There are a couple of numbers in tribute to Syd Barrett on offer in this set including a spot on ‘Astronomy Domine’ with blazing red lights and hypnotic kaleidoscope patterns whirling around on the back screen until the mood changes during the slower keyboard (stunning display by Jason Sawford) and guitar segment when the stage is bathed in blue light.

The band perform music from the entire length of the Pink Floyd catalogue all with the same skill and obvious love of this great band, also impressed with the fact that apart from lead vocalist Alex other members of the band also take lead vocals at times.

As my personal Floyd favourite I paid great attention to their performance of ‘Take it Back’ and boy do they do it justice, lead vocalist Alex McNamara’s vocals full of power and emotion superbly backed up by the three backing vocalists while the impressive laser display really enhances the spectacle.

The atmospheric ‘Set the Controls For the Heart of the Sun’ is back to the early Floyd years and includes a stunning sax solo by the eccentric Mike Kidson wearing one of his multitude of weird and wonderful hats.

Another of my personal favourites ‘High Hopes’ is magnificently performed and the back screen imagery is particularly strong, the slide guitar work is also wonderful, ‘Sheep’ really rocks and the first visit to ‘Dark Side of the Moon’ with ‘Time/Breath Reprise’ is stunning, as with everything on the DVD played to perfection and this number has the laser show firing on all cylinders also I love the clever Australian re boot of the classic DSOTM album cover.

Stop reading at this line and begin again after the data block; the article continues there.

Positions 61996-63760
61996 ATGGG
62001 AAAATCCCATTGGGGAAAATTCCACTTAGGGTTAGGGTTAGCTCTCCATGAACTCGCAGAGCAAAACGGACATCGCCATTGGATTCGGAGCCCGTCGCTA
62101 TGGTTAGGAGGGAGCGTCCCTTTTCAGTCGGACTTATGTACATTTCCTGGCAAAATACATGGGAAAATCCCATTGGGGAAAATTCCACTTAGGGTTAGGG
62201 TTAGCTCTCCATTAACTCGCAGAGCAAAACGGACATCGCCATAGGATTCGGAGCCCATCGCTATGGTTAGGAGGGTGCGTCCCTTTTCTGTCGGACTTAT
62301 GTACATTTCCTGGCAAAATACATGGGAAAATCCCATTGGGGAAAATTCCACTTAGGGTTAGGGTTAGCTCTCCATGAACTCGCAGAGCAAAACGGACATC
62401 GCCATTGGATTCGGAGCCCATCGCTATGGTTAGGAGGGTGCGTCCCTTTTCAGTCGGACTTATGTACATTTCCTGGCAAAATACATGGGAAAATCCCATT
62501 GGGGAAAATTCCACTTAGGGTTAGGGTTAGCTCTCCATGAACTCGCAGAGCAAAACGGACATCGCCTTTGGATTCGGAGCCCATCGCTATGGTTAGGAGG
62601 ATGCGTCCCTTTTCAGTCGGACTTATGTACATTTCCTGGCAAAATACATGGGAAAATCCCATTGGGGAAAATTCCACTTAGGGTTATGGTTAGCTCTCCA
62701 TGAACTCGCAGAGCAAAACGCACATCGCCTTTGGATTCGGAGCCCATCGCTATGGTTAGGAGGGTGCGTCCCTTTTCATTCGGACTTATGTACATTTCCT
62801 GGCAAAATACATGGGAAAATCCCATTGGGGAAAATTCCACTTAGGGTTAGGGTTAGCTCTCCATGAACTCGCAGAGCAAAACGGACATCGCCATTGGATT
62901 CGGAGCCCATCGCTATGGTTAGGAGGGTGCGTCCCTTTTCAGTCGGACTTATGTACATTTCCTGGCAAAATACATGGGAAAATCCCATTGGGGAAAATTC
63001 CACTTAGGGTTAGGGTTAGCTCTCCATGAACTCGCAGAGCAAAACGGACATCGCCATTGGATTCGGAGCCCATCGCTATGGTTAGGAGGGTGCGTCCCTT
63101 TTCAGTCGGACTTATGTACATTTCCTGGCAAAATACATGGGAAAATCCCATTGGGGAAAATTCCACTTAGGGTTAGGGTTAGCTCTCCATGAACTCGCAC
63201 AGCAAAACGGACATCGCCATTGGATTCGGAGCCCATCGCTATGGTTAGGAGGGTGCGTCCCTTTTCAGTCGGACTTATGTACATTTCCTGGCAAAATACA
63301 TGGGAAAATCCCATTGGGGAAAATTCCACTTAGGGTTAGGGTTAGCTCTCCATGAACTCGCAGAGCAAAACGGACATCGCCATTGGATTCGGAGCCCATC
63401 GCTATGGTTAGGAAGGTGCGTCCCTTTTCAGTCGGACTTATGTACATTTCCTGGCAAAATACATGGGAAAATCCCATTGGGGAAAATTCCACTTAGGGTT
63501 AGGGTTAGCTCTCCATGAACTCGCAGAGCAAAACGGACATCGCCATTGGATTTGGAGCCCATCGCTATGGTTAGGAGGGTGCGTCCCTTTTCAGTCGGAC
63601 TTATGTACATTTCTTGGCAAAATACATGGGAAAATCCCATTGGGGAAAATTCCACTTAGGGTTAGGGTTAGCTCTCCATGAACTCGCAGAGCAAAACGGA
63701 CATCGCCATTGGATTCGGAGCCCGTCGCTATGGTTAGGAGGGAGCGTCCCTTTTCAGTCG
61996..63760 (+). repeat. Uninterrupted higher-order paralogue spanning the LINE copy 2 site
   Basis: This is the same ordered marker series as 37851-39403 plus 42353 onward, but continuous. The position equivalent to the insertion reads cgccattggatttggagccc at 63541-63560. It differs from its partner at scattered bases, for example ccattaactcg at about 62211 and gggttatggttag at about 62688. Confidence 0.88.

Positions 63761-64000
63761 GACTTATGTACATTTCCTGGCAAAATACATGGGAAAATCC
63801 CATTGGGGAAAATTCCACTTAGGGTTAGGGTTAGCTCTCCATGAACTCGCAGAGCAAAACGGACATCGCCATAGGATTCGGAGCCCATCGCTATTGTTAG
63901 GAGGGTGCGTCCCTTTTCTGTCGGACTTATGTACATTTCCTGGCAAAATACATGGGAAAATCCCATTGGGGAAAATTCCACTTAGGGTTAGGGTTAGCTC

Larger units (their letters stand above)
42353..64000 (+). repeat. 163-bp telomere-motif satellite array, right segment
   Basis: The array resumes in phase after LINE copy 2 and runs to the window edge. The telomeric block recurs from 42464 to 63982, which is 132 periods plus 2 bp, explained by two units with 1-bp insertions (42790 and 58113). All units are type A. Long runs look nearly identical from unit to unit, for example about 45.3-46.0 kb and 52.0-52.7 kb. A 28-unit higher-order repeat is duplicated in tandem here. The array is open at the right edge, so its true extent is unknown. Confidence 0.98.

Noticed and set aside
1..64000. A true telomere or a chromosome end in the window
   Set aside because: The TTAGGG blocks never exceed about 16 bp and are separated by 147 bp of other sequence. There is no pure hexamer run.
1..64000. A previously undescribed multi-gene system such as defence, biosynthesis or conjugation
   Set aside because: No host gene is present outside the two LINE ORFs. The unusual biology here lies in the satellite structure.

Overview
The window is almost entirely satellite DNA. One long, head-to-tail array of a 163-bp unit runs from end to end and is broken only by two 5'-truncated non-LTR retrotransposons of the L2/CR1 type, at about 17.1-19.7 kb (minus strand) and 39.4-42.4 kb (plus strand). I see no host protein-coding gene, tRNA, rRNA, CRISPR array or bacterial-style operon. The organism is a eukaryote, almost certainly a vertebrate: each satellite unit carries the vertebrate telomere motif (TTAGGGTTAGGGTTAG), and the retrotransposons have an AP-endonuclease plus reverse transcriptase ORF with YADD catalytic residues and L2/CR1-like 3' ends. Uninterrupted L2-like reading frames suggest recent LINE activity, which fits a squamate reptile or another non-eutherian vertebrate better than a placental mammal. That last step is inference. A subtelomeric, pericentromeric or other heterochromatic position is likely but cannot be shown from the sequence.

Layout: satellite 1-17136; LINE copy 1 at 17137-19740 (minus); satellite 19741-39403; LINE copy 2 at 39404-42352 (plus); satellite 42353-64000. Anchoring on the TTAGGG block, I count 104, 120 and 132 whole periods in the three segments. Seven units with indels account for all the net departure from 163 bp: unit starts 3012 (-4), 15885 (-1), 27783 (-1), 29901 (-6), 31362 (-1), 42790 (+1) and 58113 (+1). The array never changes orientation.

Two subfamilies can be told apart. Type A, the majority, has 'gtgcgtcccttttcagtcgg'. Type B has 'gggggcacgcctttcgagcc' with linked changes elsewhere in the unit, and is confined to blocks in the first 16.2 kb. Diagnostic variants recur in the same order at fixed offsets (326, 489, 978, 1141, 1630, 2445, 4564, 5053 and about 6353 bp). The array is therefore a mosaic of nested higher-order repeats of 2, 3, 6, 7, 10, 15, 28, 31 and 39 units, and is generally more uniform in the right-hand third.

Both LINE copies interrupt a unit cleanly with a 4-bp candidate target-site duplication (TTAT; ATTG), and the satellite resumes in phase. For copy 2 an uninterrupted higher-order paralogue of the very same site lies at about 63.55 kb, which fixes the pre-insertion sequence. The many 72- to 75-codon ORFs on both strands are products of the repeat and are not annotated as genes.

Staying on the ‘moon’ ‘The Great Gig in the Sky’, as always the time for the backing singers to shine and take the lead and Emily,Lara and Lorelei take their solo spots in spectacular style, a change of pace next with the powerful, angry, political ‘Pigs’ which included a fantastic talkbox performance by Steve Mac.

A special mention for the fabulous cartoon imagery that accompanied ‘The Fletcher Memorial Home’, which was followed by the return of the lasers and also this time spectacularly lit front stage light boxes for ‘Keep Talking’.

‘Us and Them’ is beautiful, tranquil with breathtaking saxophone work and was followed in a complete change of pace by the full on wall of sound that is ‘One of These Days’ the stirring bass lines played to perfection by Colin Wilson and the spectacular light show was reminiscent of ‘Close Encounters of the Third Kind’ and what a touch the introduction of a gigantic pink bouncing kangaroo makes (even takes a bow at the end !).

The closing number could not really be anything else as a spectacular ‘Comfortably Numb’  brings the DVD to a close with the classic guitar solos perfectly executed by Steve Mac and David Domminey Fowler.

Closing credits are shown over speeded up footage of the huge stage set up being dismantled ending one of the best concert DVD’s I have seen, live footage fabulous, back stage material informative, humorous and – like the gig’s themselves – well shot, this really tells the story of a tour.

Review by Andrew Lock